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  • Ultegra shifter leaking after pushing pistons back – fixable?
  • munrobiker
    Free Member

    I have just fitted some new pads to my Ultegra R8020 brakes. Pushing the pistons back has made fluid leak from the reservoir cap though. Pulling the lever makes more come out.

    I’m out of mineral fluid at the moment anyway but if I get some in the morning is the fix as simple as removing the reservoir cover, reseting the rubber seal, bleeding it and then riding? Will I be able to go for a ride tomorrow afternoon?

    They’re secondhand and apparently the seal isn’t available on its own so I can’t warranty it or buy new bits.

    qwerty
    Free Member

    Maybe they were over filled to begin with and you’ve just purged the excess?

    benman
    Free Member

    Funnily enough I had exactly the same thing happen when changing pads earlier this week. I think my system must have had too much oil in. Mine bubbled for a while when I first pulled the lever, but seems to be working fine now. I’ve ridden with it a couple of times since.

    simondbarnes
    Full Member

    apparently the seal isn’t available on its own so I can’t warranty it or buy new bits.

    A new bleed screw and o-ring is £2.99 – any bike shop can get you one. In stock with Madison.

    benman
    Free Member

    Mine didn’t leak out of the bleed screw, it came out of the side of the lever

    munrobiker
    Free Member

    Yeah, it’s from the side not the bleed port. I’ve circled it in this picture.

    It looks like a little port. It seems there’s a tiny bit of rubber in there and it bubbles from around that. The brake doesn’t work anymore, the lever pulls to the bar and nothing happens. Some bubbles of air come out of that port but the brake has clearly lost too much fluid.

    If yours revived itself benman I’ll get some fluid and bleed it and if that doesn’t solve it I’ll get investigative if no one has any answers.

    benman
    Free Member

    Yep, my oil came out of the exact same spot. I was hoping it was a bleed port too! I’ve had similar on SRAM brakes in the past when they were overfilled with fluid.

    LS
    Free Member

    I had fluid leaking out of an Ultegra lever in the same place and it got swapped under warranty.

    munrobiker
    Free Member

    As I say, warranty isn’t an option for me so I really need to figure out how to fix it.

    trail_rat
    Free Member

    Look for turboferret/rich post.

    He had issues with leaking ultegra levers….

    Repaired it with an inner tube.

    LS
    Free Member

    I was mainly suggesting that it’s not something that should be ignored. Mine was still working fine after an initial pull of the lever but leaving it like that wasn’t a long-term proposition.

    munrobiker
    Free Member

    Right then, seems it is fixable. These were R8020 shifters while turboferrets were the older R785s so his fix didn’t apply. What appears to have happened is the pressure overwhelmed the rubber diaphragm beneath the reservoir cover and unseated it. I’ve taken it apart and put it back together with a new bleed and so far I’ve ridden about 80 miles of mixed road and gravel on it and though it bubbled a bit from the same port to start with it’s now stopped – I think that was just residual fluid being forced out under pressure.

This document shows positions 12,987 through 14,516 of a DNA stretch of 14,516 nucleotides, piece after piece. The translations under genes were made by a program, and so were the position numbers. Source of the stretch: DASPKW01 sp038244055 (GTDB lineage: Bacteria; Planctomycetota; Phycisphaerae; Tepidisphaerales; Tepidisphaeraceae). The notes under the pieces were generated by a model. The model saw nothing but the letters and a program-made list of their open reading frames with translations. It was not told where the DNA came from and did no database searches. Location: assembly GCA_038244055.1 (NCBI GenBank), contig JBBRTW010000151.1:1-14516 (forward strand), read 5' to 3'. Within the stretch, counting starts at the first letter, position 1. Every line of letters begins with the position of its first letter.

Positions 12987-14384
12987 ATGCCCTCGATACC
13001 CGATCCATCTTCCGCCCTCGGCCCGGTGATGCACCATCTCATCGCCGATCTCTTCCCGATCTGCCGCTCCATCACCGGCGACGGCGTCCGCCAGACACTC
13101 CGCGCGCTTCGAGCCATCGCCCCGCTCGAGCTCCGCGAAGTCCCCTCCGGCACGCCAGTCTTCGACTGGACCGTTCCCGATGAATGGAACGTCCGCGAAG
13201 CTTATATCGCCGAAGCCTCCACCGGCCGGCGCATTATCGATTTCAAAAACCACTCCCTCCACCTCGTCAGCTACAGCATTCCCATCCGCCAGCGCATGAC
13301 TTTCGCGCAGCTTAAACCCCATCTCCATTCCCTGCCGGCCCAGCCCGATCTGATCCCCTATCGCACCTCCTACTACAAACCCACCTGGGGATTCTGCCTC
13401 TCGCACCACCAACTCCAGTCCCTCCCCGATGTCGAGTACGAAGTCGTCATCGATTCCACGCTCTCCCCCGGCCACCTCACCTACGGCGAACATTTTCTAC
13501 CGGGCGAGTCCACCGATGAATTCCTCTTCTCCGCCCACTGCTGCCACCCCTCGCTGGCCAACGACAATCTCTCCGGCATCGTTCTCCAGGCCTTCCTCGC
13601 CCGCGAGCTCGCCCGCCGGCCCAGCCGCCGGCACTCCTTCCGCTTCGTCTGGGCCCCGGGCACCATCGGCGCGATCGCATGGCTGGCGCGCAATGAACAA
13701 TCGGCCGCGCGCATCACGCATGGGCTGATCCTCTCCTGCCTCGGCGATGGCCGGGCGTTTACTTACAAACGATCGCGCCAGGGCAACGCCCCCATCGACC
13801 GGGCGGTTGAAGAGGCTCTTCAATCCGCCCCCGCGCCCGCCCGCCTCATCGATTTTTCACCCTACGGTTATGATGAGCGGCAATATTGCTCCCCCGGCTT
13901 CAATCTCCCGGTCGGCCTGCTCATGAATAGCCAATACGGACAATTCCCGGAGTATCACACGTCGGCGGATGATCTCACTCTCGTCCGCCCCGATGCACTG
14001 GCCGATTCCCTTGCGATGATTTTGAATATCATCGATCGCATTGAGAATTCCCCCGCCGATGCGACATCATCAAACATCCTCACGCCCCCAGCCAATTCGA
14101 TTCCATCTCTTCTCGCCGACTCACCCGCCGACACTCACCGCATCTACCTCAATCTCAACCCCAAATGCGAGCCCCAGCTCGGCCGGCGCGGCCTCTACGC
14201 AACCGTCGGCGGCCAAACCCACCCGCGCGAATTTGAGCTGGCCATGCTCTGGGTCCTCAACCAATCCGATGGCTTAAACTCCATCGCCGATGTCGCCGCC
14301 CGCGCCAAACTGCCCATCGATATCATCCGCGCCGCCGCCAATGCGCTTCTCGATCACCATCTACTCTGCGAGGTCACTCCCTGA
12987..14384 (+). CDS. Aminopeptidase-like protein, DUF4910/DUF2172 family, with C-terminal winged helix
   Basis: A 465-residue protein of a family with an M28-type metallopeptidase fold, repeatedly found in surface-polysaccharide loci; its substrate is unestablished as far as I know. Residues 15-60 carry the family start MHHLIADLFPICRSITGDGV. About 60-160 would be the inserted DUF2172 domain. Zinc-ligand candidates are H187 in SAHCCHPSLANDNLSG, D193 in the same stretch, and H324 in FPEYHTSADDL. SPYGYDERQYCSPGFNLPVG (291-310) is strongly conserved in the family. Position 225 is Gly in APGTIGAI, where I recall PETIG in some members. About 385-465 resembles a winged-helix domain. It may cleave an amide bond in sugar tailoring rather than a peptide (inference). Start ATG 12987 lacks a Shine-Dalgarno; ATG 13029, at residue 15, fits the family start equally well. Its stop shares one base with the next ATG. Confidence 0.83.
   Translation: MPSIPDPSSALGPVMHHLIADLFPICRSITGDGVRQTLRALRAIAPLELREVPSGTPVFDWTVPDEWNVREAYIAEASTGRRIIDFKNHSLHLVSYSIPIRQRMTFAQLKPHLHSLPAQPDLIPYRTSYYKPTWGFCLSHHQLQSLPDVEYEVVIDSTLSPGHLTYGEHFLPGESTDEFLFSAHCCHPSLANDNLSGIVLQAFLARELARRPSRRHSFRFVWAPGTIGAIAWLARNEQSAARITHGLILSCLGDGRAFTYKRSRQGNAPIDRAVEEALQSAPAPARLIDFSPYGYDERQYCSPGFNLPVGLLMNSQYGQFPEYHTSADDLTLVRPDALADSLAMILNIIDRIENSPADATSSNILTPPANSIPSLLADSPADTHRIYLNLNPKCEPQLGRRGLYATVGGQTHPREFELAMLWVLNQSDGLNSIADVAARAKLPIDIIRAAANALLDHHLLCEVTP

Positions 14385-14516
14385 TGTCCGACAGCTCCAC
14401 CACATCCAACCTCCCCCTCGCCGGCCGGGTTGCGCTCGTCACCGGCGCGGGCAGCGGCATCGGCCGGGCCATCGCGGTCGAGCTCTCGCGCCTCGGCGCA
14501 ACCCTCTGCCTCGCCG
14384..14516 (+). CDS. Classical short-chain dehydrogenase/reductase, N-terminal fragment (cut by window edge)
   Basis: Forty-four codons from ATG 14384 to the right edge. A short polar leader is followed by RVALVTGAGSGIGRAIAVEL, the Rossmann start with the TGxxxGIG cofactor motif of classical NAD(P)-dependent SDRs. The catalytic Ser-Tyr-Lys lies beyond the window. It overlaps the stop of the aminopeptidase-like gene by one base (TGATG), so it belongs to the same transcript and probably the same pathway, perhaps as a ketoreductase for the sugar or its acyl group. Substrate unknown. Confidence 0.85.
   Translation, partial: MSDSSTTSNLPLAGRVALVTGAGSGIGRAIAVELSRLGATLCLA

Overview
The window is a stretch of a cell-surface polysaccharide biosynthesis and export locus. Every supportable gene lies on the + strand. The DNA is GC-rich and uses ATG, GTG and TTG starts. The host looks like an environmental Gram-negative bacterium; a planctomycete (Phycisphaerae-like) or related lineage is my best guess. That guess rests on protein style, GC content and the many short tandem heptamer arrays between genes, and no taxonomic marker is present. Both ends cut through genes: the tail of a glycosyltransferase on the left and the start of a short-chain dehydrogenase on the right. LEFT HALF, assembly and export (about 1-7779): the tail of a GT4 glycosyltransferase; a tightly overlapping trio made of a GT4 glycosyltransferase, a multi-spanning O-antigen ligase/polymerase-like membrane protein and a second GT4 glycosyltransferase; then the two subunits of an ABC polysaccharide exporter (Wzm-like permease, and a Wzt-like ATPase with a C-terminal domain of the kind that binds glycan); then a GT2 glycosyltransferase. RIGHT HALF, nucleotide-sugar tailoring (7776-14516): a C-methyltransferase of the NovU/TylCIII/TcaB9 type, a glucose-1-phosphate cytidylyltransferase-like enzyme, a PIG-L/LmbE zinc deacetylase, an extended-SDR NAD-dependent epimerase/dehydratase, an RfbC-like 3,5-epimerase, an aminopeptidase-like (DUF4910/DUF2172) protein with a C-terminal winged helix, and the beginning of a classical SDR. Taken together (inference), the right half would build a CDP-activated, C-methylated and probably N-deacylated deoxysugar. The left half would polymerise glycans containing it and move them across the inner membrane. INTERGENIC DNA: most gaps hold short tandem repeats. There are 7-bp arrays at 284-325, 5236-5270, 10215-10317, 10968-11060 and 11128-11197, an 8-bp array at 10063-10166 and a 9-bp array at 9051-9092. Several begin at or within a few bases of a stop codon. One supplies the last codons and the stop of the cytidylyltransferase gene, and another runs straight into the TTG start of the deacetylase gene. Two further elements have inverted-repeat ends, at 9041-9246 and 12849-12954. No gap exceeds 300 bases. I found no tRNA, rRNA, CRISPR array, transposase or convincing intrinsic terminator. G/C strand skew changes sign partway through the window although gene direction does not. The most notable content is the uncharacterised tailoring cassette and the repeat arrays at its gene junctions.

1- Peeled back the hood and there is fluid leaking out of the notch to the left of the right hand bolt.

    IMG_20200702_104404 by Luke Bradley[/url], on Flickr

    2 – Removed the reservoir cap (using stupidly tiny T8 torx bits)

    IMG_20200702_105440 by Luke Bradley[/url], on Flickr

    3 – Laid the bike on its side and had a look at everything. The cap, diaphragm and lever body were covered in brake fluid.

    IMG_20200702_105716 by Luke Bradley[/url], on Flickr

    IMG_20200702_105720 by Luke Bradley[/url], on Flickr

    4 – I cleaned up all the fluid, carefully inspecting everything as I went for cracks in the cap or lever body and tears or deformation in the diaphragm – these were all fine.

    IMG_20200702_105919 by Luke Bradley[/url], on Flickr

    IMG_20200702_110148 by Luke Bradley[/url], on Flickr

    IMG_20200702_110445 by Luke Bradley[/url], on Flickr

    5 – I topped up the reservoir with Shimano’s own mineral fluid then replaced the cap and diaphragm. It seemed better to put the diaphragm on the cap first then install them onto the lever at the same time as the sealing around the bolt holes was pretty specific to the shape of the cap.

    IMG_20200702_110252 by Luke Bradley[/url], on Flickr

    IMG_20200702_110313 by Luke Bradley[/url], on Flickr

    6 – Pretty terrible photo but it was hard to capture – when I pulled the lever there was still a small bubble of fluid coming out of the notch next to the right hand reservoir cap bolt. I suspect this was extra fluid that had leaked out when I put the reservoir cap back on. It’s now stopped and after a bleed the brake is firm and the bite point consistent again.

    IMG_20200702_112801 by Luke Bradley[/url], on Flickr

    Daffy
    Full Member

    Nicely done and great how-to for others.

    munrobiker
    Free Member